reports the results for Model 2. For both models, we have as-
sessed all the fit indices reported in the SEM literature includ-
ing Normed Fit Index (NFI), Comparative Fit Index (CFI),
Joreskog-Sorbom’s GFI and standardized Root Mean-Square
Residuals (SRMR) (Bentler & Bonett, 1980; Bollen, 1989). As
it can be seen from both Tables 7 and 8, these fit indices are all
at the satisfactory level and suggest a good fit of the data to the
models. For model 1 the NFI is .876 and the GFI for this model
is .928 both suggesting a good fit. Similarly, for model 2, the
NFI is .876 and the GFI is .929 almost identical with the fit
indices of Model 1. Other fit indices reported for the two mod-
els are also almost identical suggesting that both models fit
equally to the data: CFI = .919 for both models; SRMR = .049
(model 1) and .054 (model 2); RMSEA = .060 for both models.
It is usually believed that NFI, CFI, and GFI values of .90 or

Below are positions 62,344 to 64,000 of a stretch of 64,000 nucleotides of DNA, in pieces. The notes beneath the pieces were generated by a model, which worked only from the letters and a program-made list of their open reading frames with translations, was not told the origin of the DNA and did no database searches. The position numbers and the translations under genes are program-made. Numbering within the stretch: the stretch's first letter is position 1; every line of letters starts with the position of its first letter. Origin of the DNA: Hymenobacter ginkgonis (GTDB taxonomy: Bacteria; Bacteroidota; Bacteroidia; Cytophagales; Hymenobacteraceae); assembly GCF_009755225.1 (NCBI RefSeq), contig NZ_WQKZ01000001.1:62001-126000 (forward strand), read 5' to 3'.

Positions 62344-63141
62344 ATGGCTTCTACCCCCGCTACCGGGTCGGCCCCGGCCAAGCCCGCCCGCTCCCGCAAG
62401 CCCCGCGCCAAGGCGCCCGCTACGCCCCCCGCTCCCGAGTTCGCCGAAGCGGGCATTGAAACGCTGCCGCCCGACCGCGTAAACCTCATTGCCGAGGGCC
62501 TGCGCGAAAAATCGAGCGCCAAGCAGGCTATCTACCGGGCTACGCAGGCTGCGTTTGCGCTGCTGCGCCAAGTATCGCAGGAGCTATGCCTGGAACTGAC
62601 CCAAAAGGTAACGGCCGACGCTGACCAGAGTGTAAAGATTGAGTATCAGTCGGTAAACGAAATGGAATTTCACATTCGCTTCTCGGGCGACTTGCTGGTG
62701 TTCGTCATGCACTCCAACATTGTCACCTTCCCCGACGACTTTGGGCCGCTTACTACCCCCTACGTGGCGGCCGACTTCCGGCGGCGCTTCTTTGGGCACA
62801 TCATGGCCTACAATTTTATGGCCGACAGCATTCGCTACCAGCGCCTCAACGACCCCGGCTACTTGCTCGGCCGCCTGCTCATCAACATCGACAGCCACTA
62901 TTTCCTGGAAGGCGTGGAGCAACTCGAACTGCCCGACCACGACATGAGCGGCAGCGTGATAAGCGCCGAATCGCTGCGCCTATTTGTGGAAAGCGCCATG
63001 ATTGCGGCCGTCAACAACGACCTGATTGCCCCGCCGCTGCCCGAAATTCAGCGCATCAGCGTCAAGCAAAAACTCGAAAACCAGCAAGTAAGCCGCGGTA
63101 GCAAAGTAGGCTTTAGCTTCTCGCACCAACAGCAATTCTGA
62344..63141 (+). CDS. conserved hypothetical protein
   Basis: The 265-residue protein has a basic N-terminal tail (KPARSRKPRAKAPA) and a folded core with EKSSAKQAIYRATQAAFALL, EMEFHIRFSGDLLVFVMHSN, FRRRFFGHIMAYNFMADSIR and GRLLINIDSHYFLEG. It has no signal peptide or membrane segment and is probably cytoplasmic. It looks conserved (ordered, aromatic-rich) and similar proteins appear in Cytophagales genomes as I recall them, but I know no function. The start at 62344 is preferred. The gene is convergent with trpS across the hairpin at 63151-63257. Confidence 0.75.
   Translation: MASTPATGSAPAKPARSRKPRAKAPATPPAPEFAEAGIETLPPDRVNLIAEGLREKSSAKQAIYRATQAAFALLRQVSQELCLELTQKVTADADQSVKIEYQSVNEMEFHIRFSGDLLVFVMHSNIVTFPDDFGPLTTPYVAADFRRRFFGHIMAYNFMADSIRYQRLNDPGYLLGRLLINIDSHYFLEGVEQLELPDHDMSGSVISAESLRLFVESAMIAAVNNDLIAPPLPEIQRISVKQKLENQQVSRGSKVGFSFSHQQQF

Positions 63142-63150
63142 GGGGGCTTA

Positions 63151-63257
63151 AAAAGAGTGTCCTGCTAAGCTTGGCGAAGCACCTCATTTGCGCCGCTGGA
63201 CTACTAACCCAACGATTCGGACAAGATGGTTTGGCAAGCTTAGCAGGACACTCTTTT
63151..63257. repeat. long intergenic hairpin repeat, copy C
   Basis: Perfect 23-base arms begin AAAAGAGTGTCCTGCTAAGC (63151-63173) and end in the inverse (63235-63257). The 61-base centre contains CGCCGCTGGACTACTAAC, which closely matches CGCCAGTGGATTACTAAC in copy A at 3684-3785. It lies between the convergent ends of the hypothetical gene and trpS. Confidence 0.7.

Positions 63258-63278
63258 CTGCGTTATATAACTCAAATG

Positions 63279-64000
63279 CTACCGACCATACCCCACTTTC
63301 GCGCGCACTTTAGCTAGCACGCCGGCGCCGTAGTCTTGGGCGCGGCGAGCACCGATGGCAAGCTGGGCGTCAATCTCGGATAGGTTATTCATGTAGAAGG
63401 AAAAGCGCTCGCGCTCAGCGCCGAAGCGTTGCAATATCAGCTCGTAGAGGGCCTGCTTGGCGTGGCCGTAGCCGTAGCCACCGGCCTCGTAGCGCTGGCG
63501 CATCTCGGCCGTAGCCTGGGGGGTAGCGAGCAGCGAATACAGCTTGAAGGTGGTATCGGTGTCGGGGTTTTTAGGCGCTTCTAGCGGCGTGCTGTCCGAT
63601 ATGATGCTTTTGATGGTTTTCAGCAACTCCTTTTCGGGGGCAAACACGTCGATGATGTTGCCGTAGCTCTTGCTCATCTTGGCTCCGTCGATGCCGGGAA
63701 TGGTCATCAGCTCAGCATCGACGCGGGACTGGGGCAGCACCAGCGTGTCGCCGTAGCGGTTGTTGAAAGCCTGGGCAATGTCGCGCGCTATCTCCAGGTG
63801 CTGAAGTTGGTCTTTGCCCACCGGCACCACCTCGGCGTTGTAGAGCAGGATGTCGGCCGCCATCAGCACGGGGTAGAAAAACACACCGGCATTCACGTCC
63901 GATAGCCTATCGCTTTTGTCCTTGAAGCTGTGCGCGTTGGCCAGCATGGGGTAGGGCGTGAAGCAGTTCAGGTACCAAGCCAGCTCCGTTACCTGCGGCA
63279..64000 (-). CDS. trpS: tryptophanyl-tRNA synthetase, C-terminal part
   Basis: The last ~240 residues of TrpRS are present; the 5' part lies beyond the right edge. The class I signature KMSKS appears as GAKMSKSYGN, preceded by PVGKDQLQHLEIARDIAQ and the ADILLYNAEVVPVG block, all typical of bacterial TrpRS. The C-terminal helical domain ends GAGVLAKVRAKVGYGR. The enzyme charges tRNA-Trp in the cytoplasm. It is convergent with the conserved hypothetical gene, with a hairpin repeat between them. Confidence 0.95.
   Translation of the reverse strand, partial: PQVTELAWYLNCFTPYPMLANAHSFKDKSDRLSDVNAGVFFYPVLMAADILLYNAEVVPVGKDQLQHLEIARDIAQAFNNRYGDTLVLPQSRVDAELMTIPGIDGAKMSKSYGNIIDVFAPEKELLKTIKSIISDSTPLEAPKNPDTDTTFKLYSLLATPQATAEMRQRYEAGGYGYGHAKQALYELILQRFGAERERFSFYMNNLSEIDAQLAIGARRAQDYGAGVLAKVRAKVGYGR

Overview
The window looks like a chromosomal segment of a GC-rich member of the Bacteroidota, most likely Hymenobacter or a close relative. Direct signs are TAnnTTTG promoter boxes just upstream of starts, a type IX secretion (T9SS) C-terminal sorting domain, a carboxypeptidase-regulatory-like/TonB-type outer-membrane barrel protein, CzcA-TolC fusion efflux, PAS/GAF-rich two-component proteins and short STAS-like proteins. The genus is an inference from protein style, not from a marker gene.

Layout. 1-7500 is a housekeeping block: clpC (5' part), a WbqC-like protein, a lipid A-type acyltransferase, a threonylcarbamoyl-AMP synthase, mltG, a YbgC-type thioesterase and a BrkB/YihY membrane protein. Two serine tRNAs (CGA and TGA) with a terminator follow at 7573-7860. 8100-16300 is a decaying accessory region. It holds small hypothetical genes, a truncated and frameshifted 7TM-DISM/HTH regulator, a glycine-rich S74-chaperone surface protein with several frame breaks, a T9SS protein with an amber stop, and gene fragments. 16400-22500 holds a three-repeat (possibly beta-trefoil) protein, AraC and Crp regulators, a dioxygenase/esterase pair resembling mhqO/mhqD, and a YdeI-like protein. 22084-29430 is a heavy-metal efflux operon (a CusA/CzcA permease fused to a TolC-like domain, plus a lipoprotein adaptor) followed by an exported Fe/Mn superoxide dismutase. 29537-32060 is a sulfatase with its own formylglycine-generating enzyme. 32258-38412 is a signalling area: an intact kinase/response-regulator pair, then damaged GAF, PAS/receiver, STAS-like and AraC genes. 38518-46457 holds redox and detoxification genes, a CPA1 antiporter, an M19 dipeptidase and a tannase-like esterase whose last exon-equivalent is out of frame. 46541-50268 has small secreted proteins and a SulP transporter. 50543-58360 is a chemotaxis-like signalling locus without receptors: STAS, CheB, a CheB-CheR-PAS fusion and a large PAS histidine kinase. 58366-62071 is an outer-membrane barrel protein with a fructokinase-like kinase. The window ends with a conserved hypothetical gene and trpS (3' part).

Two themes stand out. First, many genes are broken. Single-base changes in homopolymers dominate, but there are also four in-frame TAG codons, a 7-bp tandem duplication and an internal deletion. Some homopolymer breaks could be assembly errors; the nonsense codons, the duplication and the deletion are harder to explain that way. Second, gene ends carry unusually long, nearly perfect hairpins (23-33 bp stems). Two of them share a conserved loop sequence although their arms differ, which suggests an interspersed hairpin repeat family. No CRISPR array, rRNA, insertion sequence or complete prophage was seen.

greater and SRMR and RMSEA values of .10 or less are mark-
ers of an acceptable fit (Hu & Bentler, 1999). These values in
our study are in an acceptable range.
However, examination of the factor structure of the two
models reveals that item 16 does not fit well under any of the
two models. In fact, this item has the lowest loading with its
latent variable (“ordering” or “neutralizing”) than any other
items with their respective latent variables in both models. This
item does not share a common variance with many other items
included in the inventory. Therefore, it does not make much
difference to include it in either “ordering” or “neutralizing”
subscales. There might be some issue with this item, which will